Dogger Bank Wind Farm first power

First Power Flows from World’s Largest Offshore Wind Farm

The world’s largest offshore wind farm under construction, Dogger Bank, has started producing electricity for the first time for British homes and businesses.

Source: Dogger Bank Wind Farm

The 3.6 GW Dogger Bank Wind Farm is being constructed in UK waters some 130 kilometres off the coast of Yorkshire and in three 1.2 GW phases known as Dogger Bank A, B, and C.

Power from the project’s first offshore wind turbine at Dogger Bank A is now being transmitted to the UK’s national grid via a high-voltage direct current (HVDC) transmission system, this being the first-time use of HVDC technology on a UK wind farm.

“I’m proud that this country is already a world leader in reaching Net Zero by 2050, and by doubling down on the new green industries of the future, we’ll get there in a way that’s both pragmatic and ambitious,” said UK Prime Minister Rishi Sunak.

“That’s why it’s fantastic to see the world’s largest wind farm, Dogger Bank, generating power for the first time today from UK waters, which will not only bolster our energy security, but create jobs, lower electricity bills and keep us on track for Net Zero.”

The first power followed the installation of the first of GE Vernova’s Haliade-X 13 MW turbines at the Dogger Bank site. This is the first time Haliade-X units have been energised offshore anywhere in the world, according to SSE Renewables.

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Each rotation of the 107-metre long blades on the project’s first operational turbine can produce enough clean energy to power an average British home for two days, said SSE Renewables.

The first two phases, Dogger Bank A and Dogger Bank B, will comprise 95 Haliade-X 13 MW turbines each, while Dogger Bank C will feature 87 Haliade-X 14 MW turbines.

When fully complete, Dogger Bank’s 3.6 GW capacity will comprise 277 wind turbines capable of producing enough energy to power the equivalent of six million British homes annually.

Each of these turbines will be progressively commissioned between now and full commercial operation in 2026.

“Dogger Bank will provide a significant boost to UK energy security, affordability and leadership in tackling climate change. This is exactly how we should be responding to the energy crisis,” said Alistair Phillips-Davies, Chief Executive of SSE.

“But it is also a landmark moment for the global offshore wind industry, with Dogger Bank demonstrating just what can be achieved when policymakers, investors, industry, and communities work together to achieve something truly remarkable.”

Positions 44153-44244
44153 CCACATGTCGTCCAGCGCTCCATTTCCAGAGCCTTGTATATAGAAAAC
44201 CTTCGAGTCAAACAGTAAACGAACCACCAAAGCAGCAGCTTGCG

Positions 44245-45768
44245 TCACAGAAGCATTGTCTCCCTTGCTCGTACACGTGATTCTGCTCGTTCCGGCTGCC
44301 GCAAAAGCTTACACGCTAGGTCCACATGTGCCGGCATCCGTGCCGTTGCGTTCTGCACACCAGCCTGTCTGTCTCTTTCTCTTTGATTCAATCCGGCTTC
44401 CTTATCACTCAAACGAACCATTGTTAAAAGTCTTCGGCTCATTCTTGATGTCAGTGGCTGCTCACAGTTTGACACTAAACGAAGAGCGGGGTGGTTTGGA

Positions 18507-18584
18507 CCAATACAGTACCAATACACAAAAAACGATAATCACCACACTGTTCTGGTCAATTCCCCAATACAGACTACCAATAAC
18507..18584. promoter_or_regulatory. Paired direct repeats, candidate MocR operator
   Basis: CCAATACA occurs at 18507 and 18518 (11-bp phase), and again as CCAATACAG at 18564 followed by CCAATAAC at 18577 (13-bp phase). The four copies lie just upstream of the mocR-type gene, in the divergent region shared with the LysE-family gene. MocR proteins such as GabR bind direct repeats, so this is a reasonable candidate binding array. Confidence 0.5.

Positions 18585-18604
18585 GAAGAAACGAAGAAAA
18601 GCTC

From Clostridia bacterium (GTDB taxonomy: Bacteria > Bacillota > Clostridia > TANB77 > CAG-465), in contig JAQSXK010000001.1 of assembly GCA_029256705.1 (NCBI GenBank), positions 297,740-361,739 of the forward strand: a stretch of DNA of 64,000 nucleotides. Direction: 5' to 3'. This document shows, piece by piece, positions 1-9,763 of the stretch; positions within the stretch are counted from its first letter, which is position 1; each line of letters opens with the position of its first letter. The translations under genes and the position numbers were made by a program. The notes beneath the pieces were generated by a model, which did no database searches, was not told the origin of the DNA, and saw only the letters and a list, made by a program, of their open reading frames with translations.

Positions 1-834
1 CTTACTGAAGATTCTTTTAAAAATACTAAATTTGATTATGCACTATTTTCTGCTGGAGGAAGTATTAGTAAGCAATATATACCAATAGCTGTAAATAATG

“The innovations this pioneering project has developed will also mean future developments can be built faster and more efficiently, accelerating the clean energy transition.”

The offshore wind farm is being developed and built by a joint venture comprising Equinor, SSE Renewables, and Vårgrønn (a joint venture of Eni Plenitude and HitecVision).

SSE Renewables is lead operator for the development and construction phase while Equinor will be lead operator of the wind farm for its expected operational life.


“Set against the broader energy context, Dogger Bank, the world’s largest offshore wind farm demonstrates the best of what the offshore wind industry can offer, with innovative technologies, long-term jobs and economic growth and security of electricity supply at a major scale,” said Anders Opedal, CEO of Equinor.

Vårgrønn chief executive Olav Hetland said the project “demonstrates that offshore wind is ready to power Europe’s energy transition.”

Last month, SSE Renewables and Equinor launched a public consultation period on the Dogger Bank D proposals.

The potential fourth phase is planned to have a generation capacity of around 2 GW and, if built, it would bring the total installed capacity of the UK project to over 5.5 GW.

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Source: Dogger Bank Wind Farm


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